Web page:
Estrogen, Menopause, and Alzheimer’s Disease (2019)

Posted March 28, 2019

Estrogen is a fundamental regulator of the metabolic system of the female brain and body. Within the brain, estrogen regulates the chemical that maintains cell-to-cell communication. During menopause, the decline in circulating estrogen contributes to a decline in brain cellular energy. Many researchers have proposed that the loss of estrogen may significantly contribute to cognitive decline and Alzheimer’s disease risk in women. (It is worth pointing out that men also undergo age-related changes in hormones that contribute to their risk for dementia.)

Research now supports the idea that post-menopausal hormone therapy can modulate brain bioenergetics likely leading to the maintenance of cognitive function and reduced risk of Alzheimer’s disease. (Any discussion of hormone therapy as a treatment strategy should take place with a doctor as estrogen receptors exist throughout the body, including in the breast and ovaries; as a result, hormone therapy could increase the risk for certain types of cancers in other places in the body.)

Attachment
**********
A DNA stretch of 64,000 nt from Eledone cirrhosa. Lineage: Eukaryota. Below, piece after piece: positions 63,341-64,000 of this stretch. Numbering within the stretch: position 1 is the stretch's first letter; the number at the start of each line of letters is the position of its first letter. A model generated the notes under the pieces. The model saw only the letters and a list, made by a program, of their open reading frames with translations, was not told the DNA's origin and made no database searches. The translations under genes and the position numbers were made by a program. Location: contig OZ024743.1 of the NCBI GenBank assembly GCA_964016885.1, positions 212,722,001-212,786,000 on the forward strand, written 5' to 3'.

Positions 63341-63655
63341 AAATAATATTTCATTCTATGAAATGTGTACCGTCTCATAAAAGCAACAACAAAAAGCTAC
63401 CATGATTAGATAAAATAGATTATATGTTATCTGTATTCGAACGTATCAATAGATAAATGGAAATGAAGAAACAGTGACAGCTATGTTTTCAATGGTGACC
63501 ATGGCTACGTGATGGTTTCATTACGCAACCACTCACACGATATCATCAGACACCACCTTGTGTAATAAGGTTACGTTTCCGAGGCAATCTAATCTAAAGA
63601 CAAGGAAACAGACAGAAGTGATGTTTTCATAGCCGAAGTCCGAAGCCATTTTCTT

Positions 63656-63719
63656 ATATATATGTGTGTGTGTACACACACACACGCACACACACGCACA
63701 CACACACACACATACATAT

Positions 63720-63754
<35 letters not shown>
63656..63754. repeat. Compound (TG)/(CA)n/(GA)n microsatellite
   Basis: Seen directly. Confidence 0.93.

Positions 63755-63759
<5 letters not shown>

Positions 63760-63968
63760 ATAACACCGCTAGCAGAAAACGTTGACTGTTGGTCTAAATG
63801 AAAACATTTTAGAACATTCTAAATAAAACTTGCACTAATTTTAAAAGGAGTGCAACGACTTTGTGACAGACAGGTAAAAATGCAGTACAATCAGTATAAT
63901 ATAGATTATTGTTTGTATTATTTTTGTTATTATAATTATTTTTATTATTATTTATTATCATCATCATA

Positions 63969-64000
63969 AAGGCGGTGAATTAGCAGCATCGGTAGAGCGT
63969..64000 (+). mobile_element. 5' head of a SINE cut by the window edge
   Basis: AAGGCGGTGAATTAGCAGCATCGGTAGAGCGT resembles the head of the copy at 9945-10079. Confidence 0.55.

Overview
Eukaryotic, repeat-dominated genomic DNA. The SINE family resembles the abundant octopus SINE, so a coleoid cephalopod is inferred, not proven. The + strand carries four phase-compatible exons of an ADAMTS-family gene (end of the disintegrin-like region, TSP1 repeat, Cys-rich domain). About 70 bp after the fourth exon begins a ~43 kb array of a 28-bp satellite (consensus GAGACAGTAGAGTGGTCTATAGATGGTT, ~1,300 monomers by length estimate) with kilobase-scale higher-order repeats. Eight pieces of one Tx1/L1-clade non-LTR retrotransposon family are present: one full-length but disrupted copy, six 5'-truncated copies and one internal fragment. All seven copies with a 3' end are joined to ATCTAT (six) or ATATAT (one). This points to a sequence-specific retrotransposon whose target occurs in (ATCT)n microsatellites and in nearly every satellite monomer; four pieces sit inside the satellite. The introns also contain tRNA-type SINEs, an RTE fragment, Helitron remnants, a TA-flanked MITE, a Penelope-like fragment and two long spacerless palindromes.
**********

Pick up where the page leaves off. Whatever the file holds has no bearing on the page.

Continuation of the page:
More research is being conducted to explore exactly why women are at increased risk for developing Alzheimer’s disease and whether targeting declining estrogen levels could afford protection against the development of Alzheimer’s disease. 

Lisa Mosconi, Weill Cornell Medicine

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